“Then Peter came up and said to him, ‘Lord, how often will my brother sin against me, and I forgive him? As many as seven times?’ Jesus said to him, ‘I do not say to you seven times, but seventy times seven.'” Matthew 18: 21-22 (ESV)
If you’ve been in a church that teaches from the Bible for more than a year, you’ve probably heard these verses brought up. I remember hearing about them a number of times from pulpits over the years and there are two things I remember clearly from those sermons.
One: The words “seventy times seven” are not clear in the Greek manuscript and could also be translated as “seventy-seven.” Some translations show it in English that way.
Two: Since we aren’t sure of what the Greek says, at least we can say it looks like Jesus is just doing a word play on the number “seven.” Normally the number seven in Hebrew represents perfection, so Peter saying he’d forgive his brother seven times for seven sins sounds really holy. Maybe Peter was trying to impress Jesus with his pious view of forgiveness? Nonetheless, Jesus was showing Peter that it’s not enough to forgive seven times, but many more times than that.
But recently I was reading the book of Genesis and realized that there may be a lot more going on in that passage than I’ve normally heard.
Before I go further, I should note that many times Jesus made references to the Old Testament, sometimes using entire verses, other times just using phrases. During the time Jesus walked the earth, other Jews understood that if you make a reference to one Old Testament verse or phrase, you were also making a reference to everything surrounding it, and most Jews also knew most of the Old Testament by heart. In fact, the Pharisees had the first 5 books of the Old Testament (including Genesis) memorized.
So, I was reading Genesis chapter 4, and again, many of us are familiar with it. Adam and Eve have two sons. Cain and Able. Able’s sacrifice is favored by God over Cain’s. God warns Cain about sin wanting to overtake him. Cain kills his brother Able. God asks Cain where his brother is. Cain says he is not his “brother’s keeper.” God confronts Cain about the murder of Able. God punishes Cain. Cain complains… etc. Eventually we get a genealogy of Cain, and this is where it gets really interesting. One of Cain’s descendants, his great-great-great-grandson is named Lamech.
The genealogy stops with Lamech and tells about his life. Lamech is the first man in Scripture to have taken two wives. Not the best thing to be known for, but there you go. He then proclaims to his wives that he “killed a man for wounding me, a young man for striking me. If Cain’s revenge is sevenfold, then Lamech’s is seventy-sevenfold.” Genesis 4:23b-24 (ESV)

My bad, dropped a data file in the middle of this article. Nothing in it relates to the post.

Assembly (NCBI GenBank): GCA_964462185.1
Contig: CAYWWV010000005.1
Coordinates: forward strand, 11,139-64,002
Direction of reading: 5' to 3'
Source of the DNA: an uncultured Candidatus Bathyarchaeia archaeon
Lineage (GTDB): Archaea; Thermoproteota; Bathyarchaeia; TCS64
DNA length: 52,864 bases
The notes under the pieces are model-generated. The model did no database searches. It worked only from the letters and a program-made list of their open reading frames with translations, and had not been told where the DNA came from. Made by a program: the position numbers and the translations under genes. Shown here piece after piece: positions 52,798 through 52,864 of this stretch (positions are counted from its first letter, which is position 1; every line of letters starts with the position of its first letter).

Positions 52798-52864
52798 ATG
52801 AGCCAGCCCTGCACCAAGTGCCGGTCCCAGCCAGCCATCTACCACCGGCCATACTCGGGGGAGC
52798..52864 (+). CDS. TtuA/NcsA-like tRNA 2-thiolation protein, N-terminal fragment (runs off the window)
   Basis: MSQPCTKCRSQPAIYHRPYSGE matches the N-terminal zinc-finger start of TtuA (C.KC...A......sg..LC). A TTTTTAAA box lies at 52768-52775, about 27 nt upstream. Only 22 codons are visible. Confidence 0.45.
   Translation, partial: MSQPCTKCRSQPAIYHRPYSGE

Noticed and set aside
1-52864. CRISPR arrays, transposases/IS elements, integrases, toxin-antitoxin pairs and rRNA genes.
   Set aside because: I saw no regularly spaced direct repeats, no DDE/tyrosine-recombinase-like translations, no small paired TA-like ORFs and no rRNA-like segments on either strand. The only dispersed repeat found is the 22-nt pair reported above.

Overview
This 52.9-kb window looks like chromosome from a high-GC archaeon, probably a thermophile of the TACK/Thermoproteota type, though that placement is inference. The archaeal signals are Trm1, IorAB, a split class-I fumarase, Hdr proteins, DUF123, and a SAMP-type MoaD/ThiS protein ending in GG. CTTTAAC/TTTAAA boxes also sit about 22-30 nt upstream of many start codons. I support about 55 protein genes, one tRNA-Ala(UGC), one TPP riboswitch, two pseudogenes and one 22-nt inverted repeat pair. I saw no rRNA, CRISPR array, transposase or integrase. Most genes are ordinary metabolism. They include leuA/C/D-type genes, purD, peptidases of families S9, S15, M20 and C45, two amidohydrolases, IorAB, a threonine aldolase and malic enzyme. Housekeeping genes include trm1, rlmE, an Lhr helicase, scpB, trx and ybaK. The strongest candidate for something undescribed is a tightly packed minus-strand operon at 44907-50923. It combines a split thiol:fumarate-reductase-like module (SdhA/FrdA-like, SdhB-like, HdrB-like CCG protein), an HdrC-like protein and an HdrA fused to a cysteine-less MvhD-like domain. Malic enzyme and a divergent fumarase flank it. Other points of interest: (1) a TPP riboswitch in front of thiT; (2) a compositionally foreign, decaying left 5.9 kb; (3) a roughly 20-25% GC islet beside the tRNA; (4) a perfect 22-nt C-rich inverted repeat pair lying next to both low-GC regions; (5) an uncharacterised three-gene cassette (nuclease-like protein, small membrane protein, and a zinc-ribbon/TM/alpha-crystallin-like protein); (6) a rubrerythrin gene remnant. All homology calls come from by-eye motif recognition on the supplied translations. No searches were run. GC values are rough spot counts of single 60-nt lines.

What! There it is! Seven and seventy-seven mentioned in a Scripture passage long before the time of Jesus! Could it be that Jesus was referencing this exact passage of Scripture when speaking with Peter? The Greek for seventy-seven may not be clear in the New Testament, but this seems to give it some context for how it should be translated and interpreted.
Peter asked how many times he should forgive his brother for sins done against him. Able was killed by his brother. Lamech used seven and seventy-seven as a way to compare himself to Cain. Jesus took Peter’s “as many as seven times,” and used it to show that forgiveness should come at least seventy-seven times. The correlation is strong here.
Lamech gloried in vengeance, and said that if Cain’s vengeance against Able was sevenfold, then his vengeance was greater; seventy-sevenfold! Here Jesus is saying that His disciples should actually walk out forgiveness towards their brother’s sins with the same zeal with which Lamech approached his vengeance against what he perceived as the sins of others.
Cain and Lamech were murderers. Through comparing His disciples to Cain and Lamech, Jesus was essentially proclaiming, “Live as total opposites of Cain and Lamech! Be quick to forgive and forgive every time!”
Something else that the story of Cain and Lamech shows us is the increase of sin from the time of Adam and Eve’s first sin. It could be said then, that through Jesus making reference to that story, He is calling us to increase our forgiveness in our relationships even as sin increases. If your Christian brother or sister sins against you, betrays you, hurts you, do not respond with vengeance, but forgiveness, no matter how much or how often they do it. That definitely exposes some unforgiveness in my heart towards others.
Time to stop seeking vengeance, and start seeking to give out the same forgiveness I have already been given.
What do you think? Is this a valid interpretation, or was Jesus just saying “forgive a whole lot of times” and leaving it at that? What about all of this taken in the context of the rest of Matthew 18?